How will the major labels respond as stems become a more prominent consumer offering? There was marked excitement from both Norman and Gagnon for this market’s potential, even though as Gagnon said the industry is still playing the short game with stems for the time being. “We have a class of people who are manipulating sounds that are quickly becoming proficient at it,” Gagnon said, adding that the desire for stems will only lead the market to grow. Norman offered that the opinion of artists and other stakeholders may change as new technology to manipulate stems releases, and as new use cases for the format are developed. Another potential opportunity is to break up catalog content into its own stem marketplace. This, however, poses a challenge because it requires access to masters to create quality stem products. The panel agreed that artificial intelligence may also be a great way to help split tracks into stems in the near future. These developments echo similarities to the rise of karaoke, where artists initially were concerned with having lesser, rerecorded or generic sounding versions of their songs out in public. Fast forward to today, and karaoke apps are ubiquitous and have created a healthy new revenue stream for artists.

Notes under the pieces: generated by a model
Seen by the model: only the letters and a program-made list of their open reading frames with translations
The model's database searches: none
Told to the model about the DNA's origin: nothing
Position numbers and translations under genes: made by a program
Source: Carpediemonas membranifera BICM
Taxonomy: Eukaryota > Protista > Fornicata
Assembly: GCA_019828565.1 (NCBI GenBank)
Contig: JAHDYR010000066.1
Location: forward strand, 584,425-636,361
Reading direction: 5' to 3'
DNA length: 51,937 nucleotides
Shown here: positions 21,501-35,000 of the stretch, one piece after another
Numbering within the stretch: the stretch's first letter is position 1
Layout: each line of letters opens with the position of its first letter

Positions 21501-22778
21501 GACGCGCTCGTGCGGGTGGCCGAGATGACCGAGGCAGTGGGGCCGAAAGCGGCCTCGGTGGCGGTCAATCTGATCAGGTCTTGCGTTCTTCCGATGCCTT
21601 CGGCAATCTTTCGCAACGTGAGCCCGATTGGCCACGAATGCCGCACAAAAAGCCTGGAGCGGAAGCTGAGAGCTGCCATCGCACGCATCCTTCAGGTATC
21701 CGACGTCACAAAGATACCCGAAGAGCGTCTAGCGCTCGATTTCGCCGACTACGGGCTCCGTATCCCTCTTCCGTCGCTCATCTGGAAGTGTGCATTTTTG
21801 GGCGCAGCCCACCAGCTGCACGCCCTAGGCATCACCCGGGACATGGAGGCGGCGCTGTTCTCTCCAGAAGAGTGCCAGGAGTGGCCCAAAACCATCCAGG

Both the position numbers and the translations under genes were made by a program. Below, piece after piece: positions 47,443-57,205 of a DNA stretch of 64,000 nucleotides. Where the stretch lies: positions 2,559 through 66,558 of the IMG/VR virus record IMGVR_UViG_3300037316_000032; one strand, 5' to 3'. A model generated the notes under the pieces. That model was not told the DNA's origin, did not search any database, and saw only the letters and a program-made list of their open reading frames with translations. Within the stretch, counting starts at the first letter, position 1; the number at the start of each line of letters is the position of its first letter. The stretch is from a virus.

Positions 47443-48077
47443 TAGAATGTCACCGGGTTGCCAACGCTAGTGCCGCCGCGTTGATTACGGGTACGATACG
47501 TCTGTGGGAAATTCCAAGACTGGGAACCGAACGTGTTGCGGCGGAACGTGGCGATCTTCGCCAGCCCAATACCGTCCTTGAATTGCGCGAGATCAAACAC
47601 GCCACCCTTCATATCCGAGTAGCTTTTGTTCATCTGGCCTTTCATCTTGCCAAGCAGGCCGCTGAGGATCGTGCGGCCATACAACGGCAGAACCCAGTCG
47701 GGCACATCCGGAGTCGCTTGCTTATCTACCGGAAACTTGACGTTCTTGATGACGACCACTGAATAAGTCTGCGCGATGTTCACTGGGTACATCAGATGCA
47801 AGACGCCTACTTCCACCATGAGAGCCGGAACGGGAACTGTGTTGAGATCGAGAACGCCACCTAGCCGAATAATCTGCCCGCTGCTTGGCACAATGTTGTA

At that point, moderator Gary Greenstein of Wilson Sonsini Goodrich & Rosati reached out to the artist managers and lawyers in the audience for their perspectives on stems. Based on the reaction, opinions are still mixed — some love the idea of engaging fans and creators alike in an opportunity to use their songs to create, while others feel it devalues their compositions. Norman stressed that the current quality of stems and the technology to mix does not allow common consumers to easily make and illegally distribute remixes of songs, and that there is still plenty of uses for stems that are “not nefarious.” Splice offered that in the future, companies like his can serve as a “synch licensing intermediary,” which would host stems on its marketplace and sell the rights to stems to consumers at a premium. After it has been available for some time, the company would assess the splits with the label to see how they are performing, using this data to build a better marketplace that benefits Splice, the label, and their artist.
Music Biz’s Entertainment & Technology Law Conference brought together top players from the tech and startup, music business, and entertainment law communities at the NYC offices of Greenberg Traurig to hash out solutions to the high-profile issues facing the industry today. Be sure to check out the summaries of our Copyright Infringement, Podcast Licensing, and Metadata Transparency panels. And stay tuned tomorrow as we wrap up coverage with a look at the day’s final panel on cybersecurity & data privacy!